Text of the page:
Zero-tolerance by Jan. 1

“The national group that accredits healthcare organizations issued a safety alert to hospitals last month, saying outbursts threaten patient safety because they prevent caregivers from working as a team. The organization, The Joint Commission, for the first time is requiring all hospitals, nursing homes, and other healthcare facilities to adopt "zero-tolerance" policies by Jan. 1, including codes of conduct, ways to encourage staff to report bad behavior, and a process for helping and, if necessary, disciplining offenders.

“…In calling for a new policy, the Joint Commission cites several studies linking bad behavior to errors. For example, one survey found that some nurses and pharmacists had avoided consulting with a prescribing doctor because they did not want to interact with that particular doctor.

"The number one issue in the errors that occur is bad communication,” said Dr. Peter Angood, chief patient safety officer for the commission.

“Angood said Joint Commission surveyors hear about doctors and nurses acting out constantly when they visit hospitals, where frustration is escalating amid growing financial pressures.

Workplace bullying in industry in crisis

"You're looking at a very stressed out industry," agreed David Yamada, a Suffolk University law professor who specializes in employment issues including workplace bullying. "You have an industry in crisis where people are having to do much more with limited resources. That combination can be a potent one."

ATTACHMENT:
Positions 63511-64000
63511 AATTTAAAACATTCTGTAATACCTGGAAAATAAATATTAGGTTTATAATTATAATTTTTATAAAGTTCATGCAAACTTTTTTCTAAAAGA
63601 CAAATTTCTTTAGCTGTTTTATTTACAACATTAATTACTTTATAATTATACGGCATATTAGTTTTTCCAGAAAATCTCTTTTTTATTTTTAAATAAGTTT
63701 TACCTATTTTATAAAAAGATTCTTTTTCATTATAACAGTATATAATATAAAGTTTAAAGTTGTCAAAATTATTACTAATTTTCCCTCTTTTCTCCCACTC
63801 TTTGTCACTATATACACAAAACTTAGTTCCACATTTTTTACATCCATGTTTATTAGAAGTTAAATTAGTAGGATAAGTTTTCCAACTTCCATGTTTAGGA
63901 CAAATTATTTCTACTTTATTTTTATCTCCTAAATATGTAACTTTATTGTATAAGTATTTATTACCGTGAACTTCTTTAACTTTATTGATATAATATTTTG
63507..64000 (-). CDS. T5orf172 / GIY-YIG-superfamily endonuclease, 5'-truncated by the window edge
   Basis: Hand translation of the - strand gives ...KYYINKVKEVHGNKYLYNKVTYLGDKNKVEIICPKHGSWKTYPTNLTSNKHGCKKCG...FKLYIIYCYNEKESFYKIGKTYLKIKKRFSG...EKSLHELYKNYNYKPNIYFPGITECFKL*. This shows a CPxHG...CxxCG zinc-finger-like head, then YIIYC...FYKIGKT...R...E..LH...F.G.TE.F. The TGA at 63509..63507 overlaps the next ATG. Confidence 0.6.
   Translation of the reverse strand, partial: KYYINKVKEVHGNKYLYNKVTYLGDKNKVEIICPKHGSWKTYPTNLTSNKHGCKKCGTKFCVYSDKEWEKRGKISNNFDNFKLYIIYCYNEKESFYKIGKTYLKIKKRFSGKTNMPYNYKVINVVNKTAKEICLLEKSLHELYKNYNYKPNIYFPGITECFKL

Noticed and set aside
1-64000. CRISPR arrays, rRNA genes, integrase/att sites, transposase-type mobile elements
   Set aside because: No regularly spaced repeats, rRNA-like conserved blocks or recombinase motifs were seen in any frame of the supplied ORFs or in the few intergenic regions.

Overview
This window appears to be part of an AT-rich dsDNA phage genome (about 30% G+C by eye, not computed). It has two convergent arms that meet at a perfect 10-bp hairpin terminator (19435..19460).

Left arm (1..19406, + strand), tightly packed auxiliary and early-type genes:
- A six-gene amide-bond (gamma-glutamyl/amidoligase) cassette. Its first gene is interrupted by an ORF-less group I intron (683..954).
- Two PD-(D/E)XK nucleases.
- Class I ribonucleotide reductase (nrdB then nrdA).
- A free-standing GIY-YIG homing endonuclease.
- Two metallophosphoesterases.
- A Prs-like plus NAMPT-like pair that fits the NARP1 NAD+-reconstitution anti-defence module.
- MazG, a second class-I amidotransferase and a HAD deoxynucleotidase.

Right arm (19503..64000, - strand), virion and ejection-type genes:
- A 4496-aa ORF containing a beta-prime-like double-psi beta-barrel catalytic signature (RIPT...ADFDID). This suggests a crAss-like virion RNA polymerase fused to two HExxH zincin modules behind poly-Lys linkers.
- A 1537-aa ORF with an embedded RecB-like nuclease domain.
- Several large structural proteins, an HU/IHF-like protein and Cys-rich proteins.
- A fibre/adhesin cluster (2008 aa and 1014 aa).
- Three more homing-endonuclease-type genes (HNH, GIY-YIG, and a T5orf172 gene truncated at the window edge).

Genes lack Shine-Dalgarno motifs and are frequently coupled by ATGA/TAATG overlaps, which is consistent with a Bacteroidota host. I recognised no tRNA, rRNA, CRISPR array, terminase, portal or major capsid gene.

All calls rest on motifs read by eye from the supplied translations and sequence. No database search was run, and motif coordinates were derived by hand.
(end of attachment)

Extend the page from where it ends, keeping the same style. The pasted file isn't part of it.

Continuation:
Read more
The Boston Globe, Aug. 10, 2008
Hospitals try to calm doctors' outbursts: Medical road rage affecting patient safety, group says

Feb. 3, 2007
Civility in the Workplace: Sticks and Stones (Basics on bullying in the workplace)

August 13, 2008

What is your personal value?

This is a third post inspired by ‘The Likeability Factor: How to Boost Your L-Factor and Achieve Your Life’s Dreams’ by Tim Sanders.

Each of us has three different values that make up our personal value. It’s what we offer others minus what we require.

People go through a decision-making process to decide how they value you.
First, they listen, particularly seeking a return of attention.
Then people decide whether to believe or not to believe what they’ve heard. They consider the source and then the message. People check these against other information they have and their beliefs.
Finally, they assign a value.

Your functional value is your ability to perform and do something well minus how much money or support you require.

Your emotional value is how you make others feel minus the negative feelings you create via being overly critical, pessimistic or highly emotional.

Your social value is how you make others feel showing respect and admiration minus the costs if you generate complaints or dissension.

You can be a liability in any of these values.

A likeable personality improves your overall value.
You haven’t given anyone reason to believe you will produce emotional or social problems.
You don’t send out warning signals that you have a negative attitude or temper tantrums.
You’re perceived as creating warm feelings and positive attitudes. You’re conscientious, emotionally and socially mature.

Your values and likeability are not static.